A Different Sort of Fishing
A Different Sort of Fishing
By Jocelyn Mertens
On July 11, the Colorado Division of Wildlife and the Cutthroat Trout Unlimited Crew collaborated to rescue fish on 4 Mile Creek above Deckers. Water levels are down, and water temperatures are up, making for rough conditions for the fish. Jeff Spohn, aquatic biologist for Colorado Parks and Wildlife (CPW), hatched a plan to use our TU manpower to help move the fish to the Platte for safety.
CPW technicians “Electrofishing”
Spohn, our fearless Division of Wildlife leader, divided 4 Mile Creek into upper and lower sections above and below the bridge. The first group on the lower creek had great success under CPW technician Scott. CPW technician Andrew’s group followed Scott’s with the “Second Pass” doing just as much work for a lot less fish n’ glory. Spohn led the Upper group to the greatest numbers of baby HoferCrosses and other species. Paul from CPW led the “Second Pass”. The whole process was certainly noisier than fly-fishing and yet hypnotic in a similar way: The sweep of the electrode, the constant lookout, the pursuit, the net, and a fleeting thrill with each little glinting fry.
Our CPW guys led the charge with their “shock backpacks”. They looked strangely like Transformers and we half expected them to lift off the ground into the sky. We were all glad we didn’t have to heft those loads but we didn’t hear any complaints from them. The motors sound like a weedwacker on caffeine. Each Fish Stunner had two TU Bucket Mates trailing to accommodate the netted fish. The terrain was varied, the creek narrow. There was some thrashing through the willows, paired with mosquito swatting. Sometimes the banks were pretty steep which is always a calamity in waders. Rasmussen was kind enough to lend me his hip boots. He’s a size 10 and my feet are 7.5 ladies so I felt oddly like a clown, especially since I was carrying a bucket of water (think Fireman Clown…). Until recently, fishing has not been known for high fashion but I was, literally, stunning.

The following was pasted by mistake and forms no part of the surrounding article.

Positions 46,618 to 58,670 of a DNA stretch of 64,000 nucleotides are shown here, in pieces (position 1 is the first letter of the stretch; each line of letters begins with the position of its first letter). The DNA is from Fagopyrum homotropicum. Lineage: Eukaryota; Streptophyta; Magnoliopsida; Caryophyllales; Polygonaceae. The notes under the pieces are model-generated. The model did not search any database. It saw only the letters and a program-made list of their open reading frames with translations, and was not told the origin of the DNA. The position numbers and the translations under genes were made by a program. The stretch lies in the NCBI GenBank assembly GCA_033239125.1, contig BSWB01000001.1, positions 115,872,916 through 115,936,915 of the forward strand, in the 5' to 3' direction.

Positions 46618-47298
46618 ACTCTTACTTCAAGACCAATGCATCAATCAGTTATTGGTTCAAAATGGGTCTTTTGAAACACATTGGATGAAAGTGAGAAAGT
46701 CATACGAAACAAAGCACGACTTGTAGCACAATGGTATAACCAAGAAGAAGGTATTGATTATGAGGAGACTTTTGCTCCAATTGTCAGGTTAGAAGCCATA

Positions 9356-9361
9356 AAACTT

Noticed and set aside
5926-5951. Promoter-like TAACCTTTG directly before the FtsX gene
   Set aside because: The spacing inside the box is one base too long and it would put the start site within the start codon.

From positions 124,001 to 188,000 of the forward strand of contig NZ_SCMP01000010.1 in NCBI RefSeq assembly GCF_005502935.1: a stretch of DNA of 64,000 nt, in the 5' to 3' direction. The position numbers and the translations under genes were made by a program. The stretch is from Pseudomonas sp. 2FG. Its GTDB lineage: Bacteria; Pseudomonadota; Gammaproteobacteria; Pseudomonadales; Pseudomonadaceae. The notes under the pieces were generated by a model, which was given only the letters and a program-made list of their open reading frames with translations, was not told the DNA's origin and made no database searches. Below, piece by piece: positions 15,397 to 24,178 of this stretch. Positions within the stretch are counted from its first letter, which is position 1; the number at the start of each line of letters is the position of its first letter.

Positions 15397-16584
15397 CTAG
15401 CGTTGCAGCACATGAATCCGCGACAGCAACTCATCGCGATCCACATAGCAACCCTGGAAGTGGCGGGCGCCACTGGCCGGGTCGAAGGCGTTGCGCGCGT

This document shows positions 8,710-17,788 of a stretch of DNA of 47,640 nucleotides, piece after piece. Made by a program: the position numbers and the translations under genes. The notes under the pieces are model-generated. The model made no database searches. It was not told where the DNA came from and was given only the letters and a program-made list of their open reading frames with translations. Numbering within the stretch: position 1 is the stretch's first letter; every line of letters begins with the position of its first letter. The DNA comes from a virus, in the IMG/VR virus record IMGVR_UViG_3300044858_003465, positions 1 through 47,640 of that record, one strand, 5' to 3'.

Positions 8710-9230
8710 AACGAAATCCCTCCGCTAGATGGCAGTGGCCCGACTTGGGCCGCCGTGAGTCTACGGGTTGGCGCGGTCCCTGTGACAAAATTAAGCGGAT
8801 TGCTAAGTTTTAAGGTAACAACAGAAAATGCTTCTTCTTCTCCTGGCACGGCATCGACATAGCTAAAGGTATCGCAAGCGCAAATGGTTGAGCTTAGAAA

Jim Rasmussen and Kris Buros were at the helm of our lower creek truck, ferrying buckets of cool water from the tank. They were the keepers of the count from each bucket. Most of the take were 1-3 inch fish, but a few larger browns were netted. When the Browns were placed in the tank with the fingerlings, we saw first hand the meaning of the phrase “small fry”! We were all intent on rescuing the young HoferCrosses, a strain of Bavarian trout crossed with a Cutthroat, that’s resistant to Whirling Disease. They’re kind of like Piscean prodigal sons, starting as American rainbows and evolving on farms in Germany only to return to their homeland.
Aside from fish the day was interesting from a naturalist’s standpoint. One bucket brigand whose name will go unmentioned ( John) was munching raspberries. Then, I wondered why I suddenly wanted a Mojito when I realized the wild mint scent was surrounding us as our boots tromped through. The foe of poison ivy rested innocently here and there, waiting for a brush with unwary skin. Stinging nettles: self-explanatory. Flowers greeted us at every bend, as the fingerlings darted under rocks and cress. Insects, some silent, some obnoxiously buzzing, added to the summer bounty. A different kind of fishing trip, indeed, with the same perils and beauties we remember over time. And we can brag that we caught over 3,000 fish.
Cutthroat Chapter members participating in days work; Jocelyn Mertens, Bill Wiebesiek, Dereck Hankins,Kriss Buros, John Roenfeldt, Adam Beede, John Aaron, Jim Long, Duane Van de Venter, Andrew Medina, Jim Rasmussen
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